By calculating the murder rate for each county and then taking the averages, we find a murder rate (defined as number of murders per 100,000 residents) of about 5.2 for the "average" Gore county and 3.3 for the average Bush county. But since people, rather than counties, commit murders, a more appropriate approach is to calculate the total number of murders in the counties won by each candidate and divide that figure by the total number of residents in those counties. This more appropriate method yields the following average murder rates in counties won by each candidate:
There is a distinct difference between these two numbers, but it is nowhere near as large as the quoted
Last updated: 3 April 2008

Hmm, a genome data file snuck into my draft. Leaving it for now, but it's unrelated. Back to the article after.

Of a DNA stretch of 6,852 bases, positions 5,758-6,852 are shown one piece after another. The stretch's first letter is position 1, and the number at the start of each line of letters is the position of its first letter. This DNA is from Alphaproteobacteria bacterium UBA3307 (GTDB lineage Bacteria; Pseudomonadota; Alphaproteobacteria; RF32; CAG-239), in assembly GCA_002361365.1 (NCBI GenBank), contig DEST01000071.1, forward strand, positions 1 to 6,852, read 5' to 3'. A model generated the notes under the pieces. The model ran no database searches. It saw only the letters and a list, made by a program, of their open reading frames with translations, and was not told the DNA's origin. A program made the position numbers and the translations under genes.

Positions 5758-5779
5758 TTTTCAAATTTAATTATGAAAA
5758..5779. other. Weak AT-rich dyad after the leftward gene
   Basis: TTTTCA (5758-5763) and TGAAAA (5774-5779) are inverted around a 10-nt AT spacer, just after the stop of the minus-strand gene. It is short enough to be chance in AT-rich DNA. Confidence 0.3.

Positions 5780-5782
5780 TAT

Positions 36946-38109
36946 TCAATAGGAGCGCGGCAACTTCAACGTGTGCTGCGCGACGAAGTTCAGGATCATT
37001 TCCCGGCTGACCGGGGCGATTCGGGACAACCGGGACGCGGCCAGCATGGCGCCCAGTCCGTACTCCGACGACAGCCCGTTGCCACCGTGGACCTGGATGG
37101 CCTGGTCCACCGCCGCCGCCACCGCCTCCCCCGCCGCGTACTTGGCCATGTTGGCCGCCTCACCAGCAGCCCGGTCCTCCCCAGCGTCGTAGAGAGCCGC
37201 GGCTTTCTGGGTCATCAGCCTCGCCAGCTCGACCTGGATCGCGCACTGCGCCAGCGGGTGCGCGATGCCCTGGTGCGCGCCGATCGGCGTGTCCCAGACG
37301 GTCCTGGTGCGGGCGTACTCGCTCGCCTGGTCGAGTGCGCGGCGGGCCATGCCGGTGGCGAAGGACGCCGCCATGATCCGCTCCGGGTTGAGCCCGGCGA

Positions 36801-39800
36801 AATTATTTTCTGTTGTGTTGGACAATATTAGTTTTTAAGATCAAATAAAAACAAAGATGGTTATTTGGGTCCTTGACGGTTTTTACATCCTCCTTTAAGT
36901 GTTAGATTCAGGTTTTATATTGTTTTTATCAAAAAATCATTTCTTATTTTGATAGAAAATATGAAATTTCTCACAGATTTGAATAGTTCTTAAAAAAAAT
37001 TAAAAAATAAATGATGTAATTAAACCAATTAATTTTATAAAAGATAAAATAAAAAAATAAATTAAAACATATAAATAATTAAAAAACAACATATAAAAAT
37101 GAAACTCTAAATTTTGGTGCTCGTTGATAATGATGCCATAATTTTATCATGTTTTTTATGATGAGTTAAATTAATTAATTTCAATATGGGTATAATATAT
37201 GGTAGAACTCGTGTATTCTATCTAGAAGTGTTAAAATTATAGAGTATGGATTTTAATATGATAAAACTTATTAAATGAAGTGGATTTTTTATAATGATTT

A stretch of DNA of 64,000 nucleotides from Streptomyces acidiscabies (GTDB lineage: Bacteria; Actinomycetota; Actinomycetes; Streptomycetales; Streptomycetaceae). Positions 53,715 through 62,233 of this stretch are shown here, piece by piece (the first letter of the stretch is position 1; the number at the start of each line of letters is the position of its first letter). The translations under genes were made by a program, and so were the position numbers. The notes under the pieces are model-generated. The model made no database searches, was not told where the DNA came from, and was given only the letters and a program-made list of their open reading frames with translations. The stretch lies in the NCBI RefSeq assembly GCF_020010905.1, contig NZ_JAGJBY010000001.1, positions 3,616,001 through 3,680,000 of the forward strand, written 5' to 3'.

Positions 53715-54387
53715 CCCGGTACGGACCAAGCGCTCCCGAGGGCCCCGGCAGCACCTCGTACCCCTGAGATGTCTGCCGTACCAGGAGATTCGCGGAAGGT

As readers may remember from early April, the publisher of the Redwood Falls Gazette recently published a passed--along-email that is often attributed to Andy Rooney, who disavowed the contents as hateful and contrary to everything America stands for. The column, published on April 1, was not a joke.
Now we find a local Jacksonian passing another urban legend off as his own letter. Presumeably the editors simply trusted the words to be original to the author. The final paragraph strays from the version at the urban legend reference site, though it, too, is not original, as a Google search turns up this blog post and other hits. Just the current version being spread around.
It's certainly an interesting trend: conservatives circulating urban legends in their search for The Truthiness. We're guessing Opheim will probably use the same defense as the publisher--who cares about facts, when the sentiment is "true." As the contemporary Ameircan philosopher Stephen Colbert said:
"We're not talking about truth, we're talking about something that seems like truth—the truth we want to exist."
Who knew that the Snopes site--intended for checking up on facts--would become the lending library for the forces of Truthiness in Minnesota?